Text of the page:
June 24, 2022

Starburst Acquires Fellow Trino Supplier, Varada

Starburst solidified its position in the market for next-gen data analytics engines yesterday with the acquisition of Varada, a former competitor that developed and sold an analytics engine based on Presto. Terms of the deal were not disclosed.

Boston, Massachusetts-based Starburst jumped out to an early lead in the burgeoning market for software and services based on Presto, the headless, open source SQL query engine developed at Facebook as the faster and more powerful successor to Apache Hive, which ran in a distributed manner but was always dogged by slow ad-hoc analytics speeds.

Starburst, which was spun out of Teradata in 2017, was the first vendor to productize Presto. While the distributed engine is powerful, setting up Presto environments is complex, thanks in part to its ability to support multiple back-end storage repositories. Today, Starburst develops software based on Trino, the open source variant of Presto that emerged as Presto SQL in 2020 following disagreements in the upstream Presto community (the other fork was called PrestoDB).

Varada was one of a small number of competitors that emerged to take on Starburst, which has raised $414 million and was last valued at $3.35 billion earlier this year upon completion of its Series D round of funding. Another vendor, Ahana, also provides Presto-based services in the cloud based on PrestoDB. Amazon Web Services is likely the largest Presto/Trino provider with Athena, a serverless SQL analytics service based on Presto.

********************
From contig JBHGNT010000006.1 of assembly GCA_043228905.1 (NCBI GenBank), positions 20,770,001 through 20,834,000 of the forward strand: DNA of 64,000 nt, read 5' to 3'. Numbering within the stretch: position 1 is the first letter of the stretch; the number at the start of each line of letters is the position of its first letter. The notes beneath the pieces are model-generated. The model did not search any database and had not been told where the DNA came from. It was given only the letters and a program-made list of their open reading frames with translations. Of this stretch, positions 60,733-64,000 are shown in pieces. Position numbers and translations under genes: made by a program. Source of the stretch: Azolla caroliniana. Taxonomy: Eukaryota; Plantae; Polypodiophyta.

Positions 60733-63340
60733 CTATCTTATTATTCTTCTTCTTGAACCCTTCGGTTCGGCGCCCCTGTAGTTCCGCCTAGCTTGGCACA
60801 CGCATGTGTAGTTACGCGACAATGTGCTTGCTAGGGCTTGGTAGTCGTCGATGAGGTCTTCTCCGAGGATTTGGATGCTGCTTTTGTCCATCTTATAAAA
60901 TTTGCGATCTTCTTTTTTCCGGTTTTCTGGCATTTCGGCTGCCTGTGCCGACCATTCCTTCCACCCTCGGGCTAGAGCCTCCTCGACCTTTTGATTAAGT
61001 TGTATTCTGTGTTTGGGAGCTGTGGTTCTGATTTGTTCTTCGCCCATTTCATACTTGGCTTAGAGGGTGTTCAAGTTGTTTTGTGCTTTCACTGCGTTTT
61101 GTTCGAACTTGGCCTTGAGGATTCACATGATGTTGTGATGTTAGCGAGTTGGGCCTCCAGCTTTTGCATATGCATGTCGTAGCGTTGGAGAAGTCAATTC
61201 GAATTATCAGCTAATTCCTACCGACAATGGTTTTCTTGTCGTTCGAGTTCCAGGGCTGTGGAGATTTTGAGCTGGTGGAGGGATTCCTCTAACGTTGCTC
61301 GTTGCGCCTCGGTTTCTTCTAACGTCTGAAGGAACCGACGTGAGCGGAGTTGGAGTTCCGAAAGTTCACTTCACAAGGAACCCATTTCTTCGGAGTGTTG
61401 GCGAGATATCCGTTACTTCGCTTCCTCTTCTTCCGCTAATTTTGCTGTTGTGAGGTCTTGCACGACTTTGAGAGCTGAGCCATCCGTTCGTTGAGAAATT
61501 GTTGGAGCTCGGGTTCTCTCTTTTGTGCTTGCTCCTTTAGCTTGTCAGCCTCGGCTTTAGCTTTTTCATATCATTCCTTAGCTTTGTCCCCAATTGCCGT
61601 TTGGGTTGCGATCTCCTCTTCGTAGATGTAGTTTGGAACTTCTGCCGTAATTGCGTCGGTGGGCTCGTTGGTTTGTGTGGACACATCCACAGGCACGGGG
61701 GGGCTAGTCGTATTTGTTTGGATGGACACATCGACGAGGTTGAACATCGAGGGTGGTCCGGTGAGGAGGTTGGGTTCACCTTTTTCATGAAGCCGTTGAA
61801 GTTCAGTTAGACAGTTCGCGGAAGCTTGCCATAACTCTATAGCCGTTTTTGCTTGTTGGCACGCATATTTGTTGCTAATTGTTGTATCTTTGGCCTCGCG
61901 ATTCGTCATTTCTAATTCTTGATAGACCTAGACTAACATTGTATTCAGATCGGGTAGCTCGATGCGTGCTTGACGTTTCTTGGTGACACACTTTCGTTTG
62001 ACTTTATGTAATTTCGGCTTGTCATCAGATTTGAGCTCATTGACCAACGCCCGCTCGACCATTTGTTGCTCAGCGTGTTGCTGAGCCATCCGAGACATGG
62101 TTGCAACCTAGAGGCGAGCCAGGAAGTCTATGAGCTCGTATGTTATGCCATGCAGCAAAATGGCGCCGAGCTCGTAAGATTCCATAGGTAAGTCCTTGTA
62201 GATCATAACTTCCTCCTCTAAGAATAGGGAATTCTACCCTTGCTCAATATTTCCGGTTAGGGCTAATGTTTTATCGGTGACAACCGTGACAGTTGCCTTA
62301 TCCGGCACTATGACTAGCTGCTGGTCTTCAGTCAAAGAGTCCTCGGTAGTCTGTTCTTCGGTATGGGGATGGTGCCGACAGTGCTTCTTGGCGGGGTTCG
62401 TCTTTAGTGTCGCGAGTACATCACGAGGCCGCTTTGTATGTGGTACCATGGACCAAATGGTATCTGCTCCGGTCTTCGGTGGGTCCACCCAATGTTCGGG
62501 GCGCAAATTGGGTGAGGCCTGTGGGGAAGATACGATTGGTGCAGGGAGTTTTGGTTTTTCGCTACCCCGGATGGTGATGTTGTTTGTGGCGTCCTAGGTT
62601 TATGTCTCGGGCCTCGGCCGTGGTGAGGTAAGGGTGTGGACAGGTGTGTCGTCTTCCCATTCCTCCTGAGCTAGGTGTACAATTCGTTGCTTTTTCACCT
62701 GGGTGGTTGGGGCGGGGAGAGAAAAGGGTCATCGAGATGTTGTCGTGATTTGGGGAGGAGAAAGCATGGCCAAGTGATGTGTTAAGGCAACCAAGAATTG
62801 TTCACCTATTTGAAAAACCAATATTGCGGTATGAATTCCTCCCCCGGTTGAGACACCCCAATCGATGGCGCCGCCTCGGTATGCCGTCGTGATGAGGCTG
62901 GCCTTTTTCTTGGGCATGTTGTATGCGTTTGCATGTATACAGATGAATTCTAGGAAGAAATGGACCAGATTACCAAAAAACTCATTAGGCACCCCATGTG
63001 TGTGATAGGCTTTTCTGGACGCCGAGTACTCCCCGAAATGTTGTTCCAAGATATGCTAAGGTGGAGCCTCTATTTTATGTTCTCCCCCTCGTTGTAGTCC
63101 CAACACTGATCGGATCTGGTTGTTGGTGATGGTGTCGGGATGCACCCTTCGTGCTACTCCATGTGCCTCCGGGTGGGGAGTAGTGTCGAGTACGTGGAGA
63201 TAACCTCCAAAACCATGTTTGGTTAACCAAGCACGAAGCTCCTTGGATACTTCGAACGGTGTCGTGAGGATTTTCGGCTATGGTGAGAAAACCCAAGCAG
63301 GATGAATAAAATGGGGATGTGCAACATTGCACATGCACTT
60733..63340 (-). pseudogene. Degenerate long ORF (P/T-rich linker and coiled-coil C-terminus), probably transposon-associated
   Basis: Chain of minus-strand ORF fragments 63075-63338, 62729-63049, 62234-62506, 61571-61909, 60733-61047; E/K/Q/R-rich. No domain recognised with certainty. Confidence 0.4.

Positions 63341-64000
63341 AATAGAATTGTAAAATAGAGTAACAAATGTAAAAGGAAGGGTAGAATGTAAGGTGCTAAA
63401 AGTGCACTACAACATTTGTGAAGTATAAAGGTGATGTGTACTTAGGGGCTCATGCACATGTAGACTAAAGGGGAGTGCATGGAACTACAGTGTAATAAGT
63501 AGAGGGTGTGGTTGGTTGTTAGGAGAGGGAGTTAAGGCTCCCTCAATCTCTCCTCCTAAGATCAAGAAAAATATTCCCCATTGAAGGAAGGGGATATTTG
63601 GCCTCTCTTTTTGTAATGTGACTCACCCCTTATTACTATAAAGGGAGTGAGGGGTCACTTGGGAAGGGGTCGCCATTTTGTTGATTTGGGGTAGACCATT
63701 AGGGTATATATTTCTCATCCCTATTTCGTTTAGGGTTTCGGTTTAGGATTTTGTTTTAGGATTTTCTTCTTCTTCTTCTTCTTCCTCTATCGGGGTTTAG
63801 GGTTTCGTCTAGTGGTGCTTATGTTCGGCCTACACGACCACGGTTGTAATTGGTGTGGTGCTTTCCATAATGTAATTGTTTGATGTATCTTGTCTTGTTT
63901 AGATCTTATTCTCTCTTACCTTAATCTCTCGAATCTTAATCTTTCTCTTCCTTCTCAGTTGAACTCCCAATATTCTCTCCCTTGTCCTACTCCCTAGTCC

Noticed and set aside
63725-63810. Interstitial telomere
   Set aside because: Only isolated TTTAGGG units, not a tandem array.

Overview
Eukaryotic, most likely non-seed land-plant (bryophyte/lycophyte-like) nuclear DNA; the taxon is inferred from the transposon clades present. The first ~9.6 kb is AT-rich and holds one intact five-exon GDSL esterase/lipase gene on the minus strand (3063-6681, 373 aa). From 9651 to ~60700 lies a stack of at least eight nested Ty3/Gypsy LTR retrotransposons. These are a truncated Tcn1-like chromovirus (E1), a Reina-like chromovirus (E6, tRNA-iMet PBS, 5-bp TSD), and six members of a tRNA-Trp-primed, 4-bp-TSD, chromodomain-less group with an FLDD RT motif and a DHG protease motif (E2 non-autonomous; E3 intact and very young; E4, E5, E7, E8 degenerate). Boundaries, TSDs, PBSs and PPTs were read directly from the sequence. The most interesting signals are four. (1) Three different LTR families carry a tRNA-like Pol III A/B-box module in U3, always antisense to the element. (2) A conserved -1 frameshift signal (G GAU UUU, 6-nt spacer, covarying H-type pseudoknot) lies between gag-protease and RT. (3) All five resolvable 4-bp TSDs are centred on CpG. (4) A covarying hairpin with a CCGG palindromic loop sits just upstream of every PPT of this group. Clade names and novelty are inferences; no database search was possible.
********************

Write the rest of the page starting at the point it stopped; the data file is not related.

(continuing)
Varada was founded in Tel Aviv, Israel-based in 2017 to develop solutions based on Presto SQL, which was re-named Trino in 2020. The company, which had raised $19.5 million in a single Series A, launched its cloud-based offering in 2020.

Starburst says it acquired Varada in part for its proprietary indexing and caching technology, which the larger company says “sets a new benchmark in data lake analytics.”

“Varada splits the data to be processed into blocks and then automatically chooses the most effective index for each block based on the data content and structure,” Starburst says in its press release. “This ensures data is available for fast analysis, reducing query response times up to 7x.”

Varada also has a “smart cache” that helps to speed queries on frequently accessed data. Starburst says Varada gives customers the capabilities to adjust the settings of the smart cache to meet performance and budget requirements.

Starburst also mentioned Varada’s “workload-level monitoring” capabilities, which can detect hot data and bottlenecks in the data environment. The company says this feature can help cloud customers reduce costs by 40%.

“This acquisition is about helping customers take their data lake analytics to the next level, helping them move faster with critical decision-making while reducing data management costs,” Starburst Co-Founder and CEO Justin Borgman stated in a press release. “With the addition of Varada’s indexing technology, we can help data teams better serve the business, providing the right data right now.”

Varada CEO Eran Vanounou said the company made a bet early on which data lake query engine would win the analytics race. “Trino stood out immediately for its flexibility, vibrant community, and success as the query engine of choice for the largest internet-based businesses like Netflix, Lyft, and LinkedIn,” Vanounou said in a press release. “Not only was it the perfect fit for Varada’s smart indexing technology, but now Starburst and Varada can join forces and deliver a new standard for speed and cost savings for data lake analytics.”

Both Starburst and Varada are among a handful of companies striving to build open data lakes in the cloud. By allowing customers to query data residing in any storage format and storage repository, these open data lakes avoid the type of lock-in that customers who select a single cloud data warehouse must cope with, they say.

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